Documenting history as well as my experiences with repairing and restoring vintage guitars.

Home Top Ad

  I was fortunate enough to come across a tattered, barn fresh, faux-leather bag that had clearly been the home of a mouse family. Despite t...

Tools of the Grainer - Specialized Craftsmen


I was fortunate enough to come across a tattered, barn fresh, faux-leather bag that had clearly been the home of a mouse family. Despite the rough appearance, I immediately knew that this collection of odd pieces was actually a craftsman's bag of specialized tools. It is a wonderfully complete toolkit for the process of "graining" wood. 

Graining is how the frugal craftsman or homeowner could turn a plain board into something resembling a much higher quality timber. Its unclear who the craftsman was or how extensive his work really was but the combination of homemade and commercially available tools demonstrate that he took it seriously. The tattered newspaper remains from the Sioux City Journal were dated 1932 and the tools came from a seller in Spencer, Iowa.

As it relates to the purpose of my website, guitars and other musical instruments were also subject to faux finishes to replicate more expensive wood.


Graining is not a new practice as Nancy McClelland explained in her 1926 article "The Revival of Wood-Graining" in Volume 49 of House & Garden. She notes that the practice of simulating wood with paint gained popularity in 17th century England and by the 18th century was common practice to make rooms seem more welcoming. She also explains that the French Revolution led to a shortage of English oak which led to an even higher interest in the art of wood graining until it ceased to be popular later that century. At the time of her writing, imitation materials were en vogue as celluloid plastic had been introduced at the turn of the century and replica ivory, pearl, and shell were being fashioned into cheap, everyday items.

The art of graining would require knowledge of both contemporary art practices as well as familiarity with different species of wood and their grain. Miss McClelland tells a story of a Scotch painter who apprenticed as a boy in the art of graining. His training began with two doors; one mahogany and the other plain. He was tasked with painting the plain door to match the mahogany exactly. After completing the work the mahogany door was taken away and he was told to paint it again from memory. The process was repeated with other species until the grain, color, and peculiarities of each timber were well ingrained in the artist's mind [1].

A homemade wood grainer from Popular Mechanics c.1923
Image Source: Google Books

If you owned a subscription to a trade or home improvement periodical during the era, its likely you would've found resources on how to perform your own graining.

Irreplaceable Literature

"House-Painting, Carriage-Painting, and Graining" by John W. Masury (pub. 1881) is a probably the best resource I have found in terms of explaining tools and the various colors needed to mimic rosewoods, mahogany, oak, etc. It is completely free to read on Google Books and the information can be found on Page 113 or the beginning of Chapter XII.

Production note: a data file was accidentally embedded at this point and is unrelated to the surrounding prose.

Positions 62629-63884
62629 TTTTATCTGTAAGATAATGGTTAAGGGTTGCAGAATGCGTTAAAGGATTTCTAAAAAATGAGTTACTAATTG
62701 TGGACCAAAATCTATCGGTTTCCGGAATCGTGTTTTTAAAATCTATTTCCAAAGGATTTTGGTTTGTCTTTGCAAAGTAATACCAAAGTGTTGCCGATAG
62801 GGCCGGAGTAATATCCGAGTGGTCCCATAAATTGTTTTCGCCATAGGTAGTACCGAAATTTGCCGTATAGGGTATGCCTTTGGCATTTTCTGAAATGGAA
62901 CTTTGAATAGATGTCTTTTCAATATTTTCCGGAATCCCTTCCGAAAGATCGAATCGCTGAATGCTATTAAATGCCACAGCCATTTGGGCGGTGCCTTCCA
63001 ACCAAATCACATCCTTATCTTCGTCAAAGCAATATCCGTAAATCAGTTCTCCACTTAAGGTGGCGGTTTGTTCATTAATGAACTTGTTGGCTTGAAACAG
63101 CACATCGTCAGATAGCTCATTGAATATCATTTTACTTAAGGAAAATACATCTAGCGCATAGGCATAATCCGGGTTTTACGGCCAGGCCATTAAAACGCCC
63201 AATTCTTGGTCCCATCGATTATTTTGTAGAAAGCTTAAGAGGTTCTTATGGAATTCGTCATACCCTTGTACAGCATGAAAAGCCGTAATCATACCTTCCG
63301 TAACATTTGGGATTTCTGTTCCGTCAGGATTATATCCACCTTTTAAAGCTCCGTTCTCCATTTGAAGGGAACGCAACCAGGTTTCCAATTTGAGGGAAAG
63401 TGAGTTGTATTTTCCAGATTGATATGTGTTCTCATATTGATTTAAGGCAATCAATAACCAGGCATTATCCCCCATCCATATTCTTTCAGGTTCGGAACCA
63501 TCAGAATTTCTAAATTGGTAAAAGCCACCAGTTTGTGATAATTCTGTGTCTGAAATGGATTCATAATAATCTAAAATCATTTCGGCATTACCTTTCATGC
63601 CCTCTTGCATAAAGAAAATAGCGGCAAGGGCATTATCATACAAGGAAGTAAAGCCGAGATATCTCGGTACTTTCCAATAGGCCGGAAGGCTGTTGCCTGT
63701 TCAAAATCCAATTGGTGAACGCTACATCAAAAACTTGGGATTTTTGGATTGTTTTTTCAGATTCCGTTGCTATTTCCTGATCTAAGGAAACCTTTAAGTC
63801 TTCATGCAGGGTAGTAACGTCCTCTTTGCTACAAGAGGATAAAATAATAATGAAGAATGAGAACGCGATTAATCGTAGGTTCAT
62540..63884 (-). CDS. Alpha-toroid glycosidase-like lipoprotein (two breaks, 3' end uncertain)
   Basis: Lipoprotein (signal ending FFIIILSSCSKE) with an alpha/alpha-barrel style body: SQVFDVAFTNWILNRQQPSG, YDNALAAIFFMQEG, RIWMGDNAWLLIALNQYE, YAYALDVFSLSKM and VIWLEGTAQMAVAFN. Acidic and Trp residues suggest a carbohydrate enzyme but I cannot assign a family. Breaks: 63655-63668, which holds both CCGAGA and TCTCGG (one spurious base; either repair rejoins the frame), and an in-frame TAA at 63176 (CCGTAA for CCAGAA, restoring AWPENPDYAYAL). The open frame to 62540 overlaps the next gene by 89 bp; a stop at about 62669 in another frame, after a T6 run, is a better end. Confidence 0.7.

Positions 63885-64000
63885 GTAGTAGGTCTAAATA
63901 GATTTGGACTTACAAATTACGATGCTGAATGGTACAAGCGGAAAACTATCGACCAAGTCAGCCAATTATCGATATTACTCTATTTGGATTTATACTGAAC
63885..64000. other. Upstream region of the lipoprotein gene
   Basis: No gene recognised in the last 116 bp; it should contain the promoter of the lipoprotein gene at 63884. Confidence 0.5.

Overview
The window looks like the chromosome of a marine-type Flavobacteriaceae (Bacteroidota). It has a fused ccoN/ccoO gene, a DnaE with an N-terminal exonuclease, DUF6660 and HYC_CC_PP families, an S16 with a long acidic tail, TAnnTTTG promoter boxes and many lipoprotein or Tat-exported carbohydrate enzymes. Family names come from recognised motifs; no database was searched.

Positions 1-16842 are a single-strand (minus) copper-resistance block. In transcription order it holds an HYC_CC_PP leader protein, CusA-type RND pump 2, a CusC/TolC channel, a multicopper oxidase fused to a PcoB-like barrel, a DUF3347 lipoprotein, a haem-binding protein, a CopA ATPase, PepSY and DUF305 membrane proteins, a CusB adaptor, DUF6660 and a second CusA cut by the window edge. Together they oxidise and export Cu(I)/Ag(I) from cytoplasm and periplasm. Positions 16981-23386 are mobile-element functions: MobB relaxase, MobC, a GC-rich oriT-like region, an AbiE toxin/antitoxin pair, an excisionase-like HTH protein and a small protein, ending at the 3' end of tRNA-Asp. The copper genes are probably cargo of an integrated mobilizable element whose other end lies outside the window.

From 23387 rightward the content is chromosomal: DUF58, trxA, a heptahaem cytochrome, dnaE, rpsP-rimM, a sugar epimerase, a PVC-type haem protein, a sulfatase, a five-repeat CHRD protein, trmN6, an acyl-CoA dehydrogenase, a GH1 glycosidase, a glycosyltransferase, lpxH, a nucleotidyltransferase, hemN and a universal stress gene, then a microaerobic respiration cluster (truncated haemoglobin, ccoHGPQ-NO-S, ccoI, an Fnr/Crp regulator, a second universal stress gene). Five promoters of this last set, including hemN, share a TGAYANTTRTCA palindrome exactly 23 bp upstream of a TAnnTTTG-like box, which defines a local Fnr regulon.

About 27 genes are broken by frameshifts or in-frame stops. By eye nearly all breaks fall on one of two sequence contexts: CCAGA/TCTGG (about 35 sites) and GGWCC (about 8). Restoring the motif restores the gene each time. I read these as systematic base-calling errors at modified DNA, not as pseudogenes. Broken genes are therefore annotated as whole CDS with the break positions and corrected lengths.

"Cassell's House Decoration - A Practical Guide to Painters' and Decorators' Work" by Cassell and Co. (pub. 1913) is another great resource and includes more color combinations as well as photographs of various techniques to match all variety of oak, walnut, ash, birdseye maple, etc. It is also completely free on Google Books and begins on Page 222.

Interesting Patents

1898 - J. J. Callow -
1908 - Charles T. Ridgely -
1908 - Charles T. Ridgely -
1913 - Thomas J Mcelhenie of the Ohio Varnish Co -
1914 - George C. Powers -

Gallery of Tools

A variety of steel toothed graining combs in different widths and tooth count

These two handmade combs are made of poplar with flexible plastic teeth

Cutting 'fingers' into leather scraps yield
 another cheap graining tool

These tools have leather faces with grooves cut into them
and twine to attach them to the wooden handle

This large rubber pad is clearly designed to mimic the medullary rays of quartersawn oak
Stamped "J J Callow PAT June 7 90 Cleveland Ohio"
US Patent: US605244A

Rubber rollers with a molded "bulls-eye" pattern

They have become deformed and hard with age but I suspect
they would've slid on a paint roller for covering large areas

An interesting 'interrupted' pattern here

Stamped "Ridgely PAT. June 5 00"
These half-round blocks have a rubber pattern nailed onto them
and two tapered holes on adjacent sides that each fit the wooden handle 
These tools have bent metal handles, rubber pads, and
were definitely commercially produced

Stamped "PAT. June 6 98"

This 'check' or 'over-combing' roller is made out of wood with a bent metal handle

This large pad is very similar to the most common grainers available today
You drag it through the paint and change the angle to form the grain lines



No comments: